How to pronounce prosecute?

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Numerology

  1. Chaldean Numerology

    The numerical value of prosecute in Chaldean Numerology is: 7

  2. Pythagorean Numerology

    The numerical value of prosecute in Pythagorean Numerology is: 5

Examples of prosecute in a Sentence

  1. David Ogilvy:

    Never write an advertisement which you wouldn't want your own family to read. You wouldn't tell lies to your own wife. Don't tell them to mine. Do as you would be done by. If you tell lies about a product, you will be found out -- either by the Government, which will prosecute you, or by the consumer, who will punish you by not buying your product a second time. Good products can be sold by honest advertising. If you don't think the product is good, you have no business to be advertising it.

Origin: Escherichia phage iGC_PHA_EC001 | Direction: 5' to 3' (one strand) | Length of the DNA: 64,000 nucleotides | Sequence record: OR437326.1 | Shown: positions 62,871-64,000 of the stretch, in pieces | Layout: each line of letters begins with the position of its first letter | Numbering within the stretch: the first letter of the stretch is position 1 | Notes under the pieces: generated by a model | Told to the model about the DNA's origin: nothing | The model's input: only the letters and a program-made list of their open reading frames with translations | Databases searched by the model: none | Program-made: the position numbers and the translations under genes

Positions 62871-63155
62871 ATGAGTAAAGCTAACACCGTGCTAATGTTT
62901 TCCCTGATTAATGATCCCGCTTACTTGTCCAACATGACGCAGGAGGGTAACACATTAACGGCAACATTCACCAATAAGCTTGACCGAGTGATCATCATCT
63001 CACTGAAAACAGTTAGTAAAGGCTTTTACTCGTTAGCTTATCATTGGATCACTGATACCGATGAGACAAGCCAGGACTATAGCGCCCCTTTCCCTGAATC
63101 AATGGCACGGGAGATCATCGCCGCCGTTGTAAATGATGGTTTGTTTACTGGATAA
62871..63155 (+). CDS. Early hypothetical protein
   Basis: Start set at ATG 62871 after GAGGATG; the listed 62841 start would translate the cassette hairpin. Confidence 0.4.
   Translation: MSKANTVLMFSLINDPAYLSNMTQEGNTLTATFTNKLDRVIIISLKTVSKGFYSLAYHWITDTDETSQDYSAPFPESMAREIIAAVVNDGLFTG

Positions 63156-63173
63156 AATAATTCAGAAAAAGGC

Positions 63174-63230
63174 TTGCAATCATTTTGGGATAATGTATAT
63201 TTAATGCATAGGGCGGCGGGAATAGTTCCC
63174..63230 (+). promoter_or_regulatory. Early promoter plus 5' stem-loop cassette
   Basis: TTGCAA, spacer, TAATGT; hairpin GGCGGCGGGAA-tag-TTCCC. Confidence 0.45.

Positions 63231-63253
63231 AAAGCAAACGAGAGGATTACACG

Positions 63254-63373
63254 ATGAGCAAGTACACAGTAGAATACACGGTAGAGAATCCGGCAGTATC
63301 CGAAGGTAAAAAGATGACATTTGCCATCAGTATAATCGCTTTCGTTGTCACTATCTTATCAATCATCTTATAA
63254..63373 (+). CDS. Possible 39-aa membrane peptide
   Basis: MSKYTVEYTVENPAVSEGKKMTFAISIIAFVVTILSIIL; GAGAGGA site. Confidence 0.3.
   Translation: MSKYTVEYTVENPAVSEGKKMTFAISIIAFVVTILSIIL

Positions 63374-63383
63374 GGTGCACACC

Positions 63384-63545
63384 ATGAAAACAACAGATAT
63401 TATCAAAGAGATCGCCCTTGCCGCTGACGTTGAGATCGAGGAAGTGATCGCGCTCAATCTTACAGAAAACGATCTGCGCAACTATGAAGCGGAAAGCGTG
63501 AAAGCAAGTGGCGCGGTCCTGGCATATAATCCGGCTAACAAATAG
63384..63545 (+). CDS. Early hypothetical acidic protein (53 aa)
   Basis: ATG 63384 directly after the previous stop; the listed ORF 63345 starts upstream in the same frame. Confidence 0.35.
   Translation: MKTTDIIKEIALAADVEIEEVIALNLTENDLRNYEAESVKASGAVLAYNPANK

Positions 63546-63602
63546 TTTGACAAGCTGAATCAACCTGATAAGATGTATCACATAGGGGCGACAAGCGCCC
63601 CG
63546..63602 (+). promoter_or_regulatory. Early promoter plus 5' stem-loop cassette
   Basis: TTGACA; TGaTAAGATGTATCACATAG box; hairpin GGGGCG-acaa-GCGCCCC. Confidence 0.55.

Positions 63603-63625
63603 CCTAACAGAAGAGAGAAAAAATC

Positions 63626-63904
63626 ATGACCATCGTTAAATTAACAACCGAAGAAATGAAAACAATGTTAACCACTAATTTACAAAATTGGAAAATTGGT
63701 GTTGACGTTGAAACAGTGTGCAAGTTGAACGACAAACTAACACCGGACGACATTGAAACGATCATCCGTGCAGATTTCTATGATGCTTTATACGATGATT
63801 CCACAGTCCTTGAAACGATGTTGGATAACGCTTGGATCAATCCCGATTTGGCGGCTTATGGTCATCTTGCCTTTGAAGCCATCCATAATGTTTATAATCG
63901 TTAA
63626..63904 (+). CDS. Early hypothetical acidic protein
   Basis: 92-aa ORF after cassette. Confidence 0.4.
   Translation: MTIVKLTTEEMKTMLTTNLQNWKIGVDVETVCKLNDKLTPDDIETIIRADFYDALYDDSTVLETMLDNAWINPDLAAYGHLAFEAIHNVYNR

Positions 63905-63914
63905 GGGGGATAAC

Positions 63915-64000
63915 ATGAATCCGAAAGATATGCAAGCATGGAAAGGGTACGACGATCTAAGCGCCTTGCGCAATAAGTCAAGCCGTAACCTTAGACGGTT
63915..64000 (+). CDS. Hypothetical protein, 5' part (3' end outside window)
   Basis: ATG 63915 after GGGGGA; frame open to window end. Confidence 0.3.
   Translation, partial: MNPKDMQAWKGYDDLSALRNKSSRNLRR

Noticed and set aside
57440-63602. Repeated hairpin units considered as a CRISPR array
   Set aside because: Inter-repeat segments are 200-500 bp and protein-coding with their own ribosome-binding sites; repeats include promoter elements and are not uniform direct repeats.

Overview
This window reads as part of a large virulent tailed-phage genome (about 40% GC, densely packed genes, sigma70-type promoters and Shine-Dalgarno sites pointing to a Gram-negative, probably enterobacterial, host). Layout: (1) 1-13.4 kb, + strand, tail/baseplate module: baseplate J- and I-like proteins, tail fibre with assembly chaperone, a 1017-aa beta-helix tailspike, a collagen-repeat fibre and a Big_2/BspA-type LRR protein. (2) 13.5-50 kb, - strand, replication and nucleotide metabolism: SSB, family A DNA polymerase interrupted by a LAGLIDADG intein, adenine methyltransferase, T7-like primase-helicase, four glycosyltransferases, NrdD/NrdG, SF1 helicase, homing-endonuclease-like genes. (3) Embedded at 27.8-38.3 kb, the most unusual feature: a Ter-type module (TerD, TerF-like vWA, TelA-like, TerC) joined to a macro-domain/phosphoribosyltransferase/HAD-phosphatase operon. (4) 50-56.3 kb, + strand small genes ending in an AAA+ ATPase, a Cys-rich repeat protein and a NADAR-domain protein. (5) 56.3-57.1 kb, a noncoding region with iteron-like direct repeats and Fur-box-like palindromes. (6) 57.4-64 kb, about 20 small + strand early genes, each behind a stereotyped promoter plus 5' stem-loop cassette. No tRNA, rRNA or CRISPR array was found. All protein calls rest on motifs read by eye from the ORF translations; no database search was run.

2. James Butts:

    These are sociopathic killers that have to be sequestered from society, turn yourselves in. We will find you, and we will prosecute you.

  3. President Biden:

    During National Human Trafficking Prevention Month, we reaffirm our commitment to protect and empower survivors of all forms of human trafficking, to prosecute traffickers, and to bring an end to human trafficking in the United States and around the world.

  4. Elizabeth Fegan:

    We are proud of what we have accomplished for the survivors, and wish Ms. Canosa no ill will for her desire to continue to prosecute Harvey Weinstein.

  5. George Gascón:

    None of those cases came to us, we can not prosecute an empty chair.

Popularity rank by frequency of use

prosecute#10000#24818#100000

Translations for prosecute

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"prosecute." Definitions.net. STANDS4 LLC, 2024. Web. 22 Jun 2024. <https://www.definitions.net/definition/prosecute>.